Today was a beautiful day, perfect for launching the tennis ball cannon on the football field. We had a lot of good shots, and took videos of two of them with an iPhone. The first video was shot from the goal line, and landed in the end zone on the other side of the field. The second shot was also shot from the goal line, but it landed well into the track on the other side, for a total distance of 145 yards!
We wrapped the videos up in the app, and have made them available for student analysis. Enjoy, and please let us know if you are using them in your classes!
We just finished uploading six (really five, because we were able to reuse one of the scenarios) new high-speed videos for Video Motion Analysis called “Horizontal Atwood Lab”. We also put together a very simple lab activity to go with it, suitable for an introductory high school physics classes. In the activity, students analyze sets of three videos to determine the relationships between acceleration and total mass, and acceleration and force. Students should be able to finish the activity in about 30 minutes.
Now that the analysis apps are built, shooting new videos and uploading them goes fairly quickly. Let us know if you have any videos that you would like to see for your class!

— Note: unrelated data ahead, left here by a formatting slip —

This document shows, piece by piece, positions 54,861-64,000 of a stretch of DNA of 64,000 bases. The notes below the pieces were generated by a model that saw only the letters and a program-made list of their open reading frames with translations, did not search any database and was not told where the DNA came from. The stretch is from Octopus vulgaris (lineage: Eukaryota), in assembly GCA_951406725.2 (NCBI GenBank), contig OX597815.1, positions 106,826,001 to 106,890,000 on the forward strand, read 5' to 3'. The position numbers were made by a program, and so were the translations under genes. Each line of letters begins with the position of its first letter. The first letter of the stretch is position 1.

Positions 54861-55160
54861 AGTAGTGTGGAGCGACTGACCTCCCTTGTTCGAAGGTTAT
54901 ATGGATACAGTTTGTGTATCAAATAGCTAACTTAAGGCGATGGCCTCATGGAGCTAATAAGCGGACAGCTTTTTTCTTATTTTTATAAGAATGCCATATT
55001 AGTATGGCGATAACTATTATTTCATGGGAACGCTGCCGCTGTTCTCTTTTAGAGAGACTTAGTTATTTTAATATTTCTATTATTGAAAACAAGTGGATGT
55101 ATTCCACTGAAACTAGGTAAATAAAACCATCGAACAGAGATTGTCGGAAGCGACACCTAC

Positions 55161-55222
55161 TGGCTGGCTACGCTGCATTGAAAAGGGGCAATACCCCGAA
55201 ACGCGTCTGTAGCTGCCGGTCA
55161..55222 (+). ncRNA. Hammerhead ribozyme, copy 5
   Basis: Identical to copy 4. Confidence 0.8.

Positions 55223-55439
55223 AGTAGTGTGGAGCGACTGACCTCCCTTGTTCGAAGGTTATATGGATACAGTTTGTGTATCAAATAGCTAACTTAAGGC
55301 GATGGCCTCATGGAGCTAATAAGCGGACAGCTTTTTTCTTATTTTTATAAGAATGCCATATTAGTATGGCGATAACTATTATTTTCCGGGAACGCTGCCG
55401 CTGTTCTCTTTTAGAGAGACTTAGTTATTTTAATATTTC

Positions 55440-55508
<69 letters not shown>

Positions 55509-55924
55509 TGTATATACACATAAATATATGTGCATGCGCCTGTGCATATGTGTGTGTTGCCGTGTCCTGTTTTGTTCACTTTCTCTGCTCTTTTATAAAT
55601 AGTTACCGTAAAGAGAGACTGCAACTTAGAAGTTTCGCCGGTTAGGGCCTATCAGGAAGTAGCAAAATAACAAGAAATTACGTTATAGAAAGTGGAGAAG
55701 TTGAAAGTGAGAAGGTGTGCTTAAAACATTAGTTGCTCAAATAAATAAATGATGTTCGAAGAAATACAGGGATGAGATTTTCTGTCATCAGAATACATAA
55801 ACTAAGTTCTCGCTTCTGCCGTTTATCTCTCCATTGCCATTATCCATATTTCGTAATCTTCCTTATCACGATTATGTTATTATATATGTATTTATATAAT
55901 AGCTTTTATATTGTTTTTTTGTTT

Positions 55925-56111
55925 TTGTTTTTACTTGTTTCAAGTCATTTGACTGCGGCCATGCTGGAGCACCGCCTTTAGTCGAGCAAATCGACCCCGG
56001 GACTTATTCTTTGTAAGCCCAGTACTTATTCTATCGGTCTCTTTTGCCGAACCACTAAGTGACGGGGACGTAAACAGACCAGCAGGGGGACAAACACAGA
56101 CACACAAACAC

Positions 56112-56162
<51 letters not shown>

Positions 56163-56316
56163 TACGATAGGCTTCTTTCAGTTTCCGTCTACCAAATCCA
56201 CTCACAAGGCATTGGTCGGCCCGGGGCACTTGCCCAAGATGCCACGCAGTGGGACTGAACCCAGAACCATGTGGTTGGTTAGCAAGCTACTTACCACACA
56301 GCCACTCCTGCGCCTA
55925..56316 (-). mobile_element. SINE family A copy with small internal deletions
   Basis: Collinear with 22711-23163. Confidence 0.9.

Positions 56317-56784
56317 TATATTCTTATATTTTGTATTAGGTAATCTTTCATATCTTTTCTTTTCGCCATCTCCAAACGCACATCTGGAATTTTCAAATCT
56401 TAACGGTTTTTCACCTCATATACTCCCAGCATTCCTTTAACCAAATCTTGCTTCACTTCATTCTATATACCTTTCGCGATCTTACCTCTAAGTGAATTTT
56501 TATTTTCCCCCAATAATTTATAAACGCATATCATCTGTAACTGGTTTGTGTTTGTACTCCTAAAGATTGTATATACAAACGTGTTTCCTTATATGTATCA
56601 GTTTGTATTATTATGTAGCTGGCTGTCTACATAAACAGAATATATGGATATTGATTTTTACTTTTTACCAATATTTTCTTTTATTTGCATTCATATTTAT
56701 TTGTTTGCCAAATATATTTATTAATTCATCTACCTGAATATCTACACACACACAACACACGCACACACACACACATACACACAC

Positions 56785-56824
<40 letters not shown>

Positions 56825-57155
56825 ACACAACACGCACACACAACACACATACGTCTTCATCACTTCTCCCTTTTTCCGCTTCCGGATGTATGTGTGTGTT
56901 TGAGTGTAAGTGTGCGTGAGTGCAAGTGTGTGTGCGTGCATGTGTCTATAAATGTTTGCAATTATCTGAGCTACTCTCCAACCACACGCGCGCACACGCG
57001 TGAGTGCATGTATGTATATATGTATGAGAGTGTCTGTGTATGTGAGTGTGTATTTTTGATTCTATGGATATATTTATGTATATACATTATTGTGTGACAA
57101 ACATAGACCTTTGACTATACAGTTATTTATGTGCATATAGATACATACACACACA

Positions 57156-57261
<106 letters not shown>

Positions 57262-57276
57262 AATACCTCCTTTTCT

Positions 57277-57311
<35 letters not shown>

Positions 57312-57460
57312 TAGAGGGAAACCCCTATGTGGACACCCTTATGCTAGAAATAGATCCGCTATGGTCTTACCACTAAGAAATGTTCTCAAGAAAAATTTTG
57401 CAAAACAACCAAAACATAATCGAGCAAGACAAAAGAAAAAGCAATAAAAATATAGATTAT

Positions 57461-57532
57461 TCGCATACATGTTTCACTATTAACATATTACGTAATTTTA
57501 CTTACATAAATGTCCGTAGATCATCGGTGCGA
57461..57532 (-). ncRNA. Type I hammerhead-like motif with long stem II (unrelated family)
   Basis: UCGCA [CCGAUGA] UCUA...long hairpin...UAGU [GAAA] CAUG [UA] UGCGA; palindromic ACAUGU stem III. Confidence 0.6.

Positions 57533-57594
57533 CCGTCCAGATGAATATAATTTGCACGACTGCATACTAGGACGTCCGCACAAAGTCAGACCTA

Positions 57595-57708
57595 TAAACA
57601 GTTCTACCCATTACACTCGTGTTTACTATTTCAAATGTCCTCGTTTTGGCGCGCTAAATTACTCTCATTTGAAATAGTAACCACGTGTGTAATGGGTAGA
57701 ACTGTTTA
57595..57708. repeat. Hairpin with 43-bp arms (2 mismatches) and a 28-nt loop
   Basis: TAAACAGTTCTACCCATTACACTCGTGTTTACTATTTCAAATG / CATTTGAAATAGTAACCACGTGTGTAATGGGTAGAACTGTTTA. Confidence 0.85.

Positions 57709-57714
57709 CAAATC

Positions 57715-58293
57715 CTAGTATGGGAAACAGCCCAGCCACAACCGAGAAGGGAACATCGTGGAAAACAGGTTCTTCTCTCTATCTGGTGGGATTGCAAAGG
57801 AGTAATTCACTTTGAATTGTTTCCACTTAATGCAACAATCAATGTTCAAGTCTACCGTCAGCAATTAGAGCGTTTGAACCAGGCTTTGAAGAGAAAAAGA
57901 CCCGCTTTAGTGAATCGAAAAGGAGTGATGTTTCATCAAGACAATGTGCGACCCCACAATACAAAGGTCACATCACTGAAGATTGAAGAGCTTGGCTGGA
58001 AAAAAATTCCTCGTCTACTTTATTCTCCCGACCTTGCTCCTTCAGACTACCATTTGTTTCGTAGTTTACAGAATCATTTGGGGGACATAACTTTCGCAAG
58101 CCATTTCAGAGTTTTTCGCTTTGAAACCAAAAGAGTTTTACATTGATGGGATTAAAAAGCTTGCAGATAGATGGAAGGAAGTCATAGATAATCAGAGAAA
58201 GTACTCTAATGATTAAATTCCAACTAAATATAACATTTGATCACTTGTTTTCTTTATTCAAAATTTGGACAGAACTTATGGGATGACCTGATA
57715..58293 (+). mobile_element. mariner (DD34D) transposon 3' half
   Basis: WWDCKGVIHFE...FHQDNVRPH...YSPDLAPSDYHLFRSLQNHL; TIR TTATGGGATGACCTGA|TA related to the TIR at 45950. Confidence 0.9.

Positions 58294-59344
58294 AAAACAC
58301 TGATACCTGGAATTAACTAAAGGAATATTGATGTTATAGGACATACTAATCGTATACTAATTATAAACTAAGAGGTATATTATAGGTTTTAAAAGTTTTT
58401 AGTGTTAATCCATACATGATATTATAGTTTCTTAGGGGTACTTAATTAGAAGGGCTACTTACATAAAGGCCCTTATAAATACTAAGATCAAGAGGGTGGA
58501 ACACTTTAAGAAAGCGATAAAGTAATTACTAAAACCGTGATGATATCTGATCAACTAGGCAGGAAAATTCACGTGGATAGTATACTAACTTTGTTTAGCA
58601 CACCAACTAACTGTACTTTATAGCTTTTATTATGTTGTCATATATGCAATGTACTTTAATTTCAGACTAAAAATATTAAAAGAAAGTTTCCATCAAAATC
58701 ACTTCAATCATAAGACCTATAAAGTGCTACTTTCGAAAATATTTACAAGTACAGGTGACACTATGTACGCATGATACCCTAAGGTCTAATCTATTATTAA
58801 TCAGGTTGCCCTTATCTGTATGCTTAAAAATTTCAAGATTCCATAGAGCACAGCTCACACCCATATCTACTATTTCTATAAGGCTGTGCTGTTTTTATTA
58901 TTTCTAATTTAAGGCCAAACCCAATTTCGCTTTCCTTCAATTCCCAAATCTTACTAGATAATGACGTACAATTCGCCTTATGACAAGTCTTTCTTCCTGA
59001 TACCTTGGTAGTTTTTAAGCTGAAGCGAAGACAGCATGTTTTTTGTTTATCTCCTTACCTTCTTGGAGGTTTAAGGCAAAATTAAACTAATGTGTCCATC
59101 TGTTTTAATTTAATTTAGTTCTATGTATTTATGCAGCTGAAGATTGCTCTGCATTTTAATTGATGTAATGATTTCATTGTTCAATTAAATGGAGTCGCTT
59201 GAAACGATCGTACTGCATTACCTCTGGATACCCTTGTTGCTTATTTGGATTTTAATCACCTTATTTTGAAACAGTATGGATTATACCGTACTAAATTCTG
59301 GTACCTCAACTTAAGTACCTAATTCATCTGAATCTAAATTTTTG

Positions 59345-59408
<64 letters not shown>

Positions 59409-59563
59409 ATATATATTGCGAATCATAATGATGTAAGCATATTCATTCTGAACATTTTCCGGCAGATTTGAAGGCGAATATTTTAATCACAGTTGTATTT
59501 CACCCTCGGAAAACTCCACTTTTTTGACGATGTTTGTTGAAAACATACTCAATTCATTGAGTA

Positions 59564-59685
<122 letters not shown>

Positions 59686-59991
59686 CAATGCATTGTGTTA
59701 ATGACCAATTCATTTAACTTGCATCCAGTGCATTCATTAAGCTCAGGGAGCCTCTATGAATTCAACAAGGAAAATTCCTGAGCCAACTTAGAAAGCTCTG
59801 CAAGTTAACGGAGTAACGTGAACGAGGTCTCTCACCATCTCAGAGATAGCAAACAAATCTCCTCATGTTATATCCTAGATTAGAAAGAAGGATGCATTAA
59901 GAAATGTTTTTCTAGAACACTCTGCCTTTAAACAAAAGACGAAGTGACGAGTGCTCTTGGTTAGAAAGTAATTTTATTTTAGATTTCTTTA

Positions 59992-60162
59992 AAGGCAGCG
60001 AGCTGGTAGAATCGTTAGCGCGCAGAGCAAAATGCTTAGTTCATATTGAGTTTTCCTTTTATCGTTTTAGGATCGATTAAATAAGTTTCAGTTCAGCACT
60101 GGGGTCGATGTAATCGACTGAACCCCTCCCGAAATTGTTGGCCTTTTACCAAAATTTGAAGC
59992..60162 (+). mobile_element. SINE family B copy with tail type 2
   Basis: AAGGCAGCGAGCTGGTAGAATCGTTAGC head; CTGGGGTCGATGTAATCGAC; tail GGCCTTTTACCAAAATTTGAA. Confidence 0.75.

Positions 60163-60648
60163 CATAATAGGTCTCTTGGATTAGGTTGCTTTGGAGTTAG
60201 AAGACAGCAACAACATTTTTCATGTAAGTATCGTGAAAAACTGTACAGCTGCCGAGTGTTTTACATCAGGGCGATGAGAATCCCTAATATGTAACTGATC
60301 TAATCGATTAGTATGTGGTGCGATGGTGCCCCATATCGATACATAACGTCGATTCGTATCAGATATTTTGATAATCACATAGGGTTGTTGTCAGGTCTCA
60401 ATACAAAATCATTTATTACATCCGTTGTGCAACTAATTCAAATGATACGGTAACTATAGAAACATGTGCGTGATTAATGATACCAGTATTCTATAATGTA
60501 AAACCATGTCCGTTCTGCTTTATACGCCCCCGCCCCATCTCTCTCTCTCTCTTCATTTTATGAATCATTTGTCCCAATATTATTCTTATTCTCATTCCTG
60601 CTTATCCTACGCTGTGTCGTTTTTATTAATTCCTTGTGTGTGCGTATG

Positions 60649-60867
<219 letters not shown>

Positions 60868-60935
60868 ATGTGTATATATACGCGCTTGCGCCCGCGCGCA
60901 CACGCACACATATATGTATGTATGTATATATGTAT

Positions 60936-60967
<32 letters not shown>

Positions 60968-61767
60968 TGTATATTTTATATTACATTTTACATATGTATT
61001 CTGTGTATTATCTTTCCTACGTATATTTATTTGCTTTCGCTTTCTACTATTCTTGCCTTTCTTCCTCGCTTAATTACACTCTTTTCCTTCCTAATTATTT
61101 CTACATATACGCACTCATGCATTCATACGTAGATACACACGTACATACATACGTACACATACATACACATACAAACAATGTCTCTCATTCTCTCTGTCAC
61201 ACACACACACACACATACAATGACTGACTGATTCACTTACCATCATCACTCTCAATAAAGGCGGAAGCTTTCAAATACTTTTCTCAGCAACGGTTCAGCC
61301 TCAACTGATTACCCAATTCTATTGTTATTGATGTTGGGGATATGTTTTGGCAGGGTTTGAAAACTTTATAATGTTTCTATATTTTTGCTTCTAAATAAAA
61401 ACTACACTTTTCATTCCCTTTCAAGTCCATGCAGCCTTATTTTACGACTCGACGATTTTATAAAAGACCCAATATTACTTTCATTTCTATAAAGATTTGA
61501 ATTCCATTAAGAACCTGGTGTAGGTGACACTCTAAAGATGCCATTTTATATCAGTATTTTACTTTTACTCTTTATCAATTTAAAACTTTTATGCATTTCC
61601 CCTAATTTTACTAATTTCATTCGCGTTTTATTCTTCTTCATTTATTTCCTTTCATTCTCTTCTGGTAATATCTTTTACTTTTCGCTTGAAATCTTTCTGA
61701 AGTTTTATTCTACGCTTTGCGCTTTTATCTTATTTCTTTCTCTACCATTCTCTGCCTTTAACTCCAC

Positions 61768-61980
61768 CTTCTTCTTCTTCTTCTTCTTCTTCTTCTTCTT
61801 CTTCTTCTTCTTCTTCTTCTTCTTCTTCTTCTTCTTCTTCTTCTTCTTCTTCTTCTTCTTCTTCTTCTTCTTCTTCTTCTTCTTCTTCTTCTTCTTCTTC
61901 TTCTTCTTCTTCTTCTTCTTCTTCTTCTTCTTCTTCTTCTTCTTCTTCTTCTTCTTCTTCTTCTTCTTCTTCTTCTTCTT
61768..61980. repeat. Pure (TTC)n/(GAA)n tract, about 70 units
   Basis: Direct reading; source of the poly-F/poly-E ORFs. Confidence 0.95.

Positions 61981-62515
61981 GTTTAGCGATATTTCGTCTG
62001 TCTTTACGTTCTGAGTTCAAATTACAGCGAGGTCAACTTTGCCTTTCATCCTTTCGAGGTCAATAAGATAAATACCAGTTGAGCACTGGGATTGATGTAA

We are pleased to announce “Video Motion Analysis“, a new set of apps on www.simbucket.com. Each app features one video shot with a high-speed camera. Students can scroll through each frame and take careful measurements. Some of the apps contain more advanced plotting, graphing, and analysis tools so that students can collect, plot, and analyze the data directly within the app.
We tried the “Ball Launched At An Angle” videos today with our students. Using the graphing and slope calculation tools, they were quickly able to determine that horizontal acceleration is always zero, and vertical acceleration is always 9.8 m/s² downward, no matter which videos they selected for analysis.
We are continuing to shoot video, and hope to have many more videos available for analysis over the coming months. If you have a physics lab that you do with your students and would like us to shoot video, please let us know. We will do our best to recreate it for you and make it available on www.simbucket.com.
The new Video Motion Analysis section can be found on the www.simbucket.com homepage, or via the following direct link.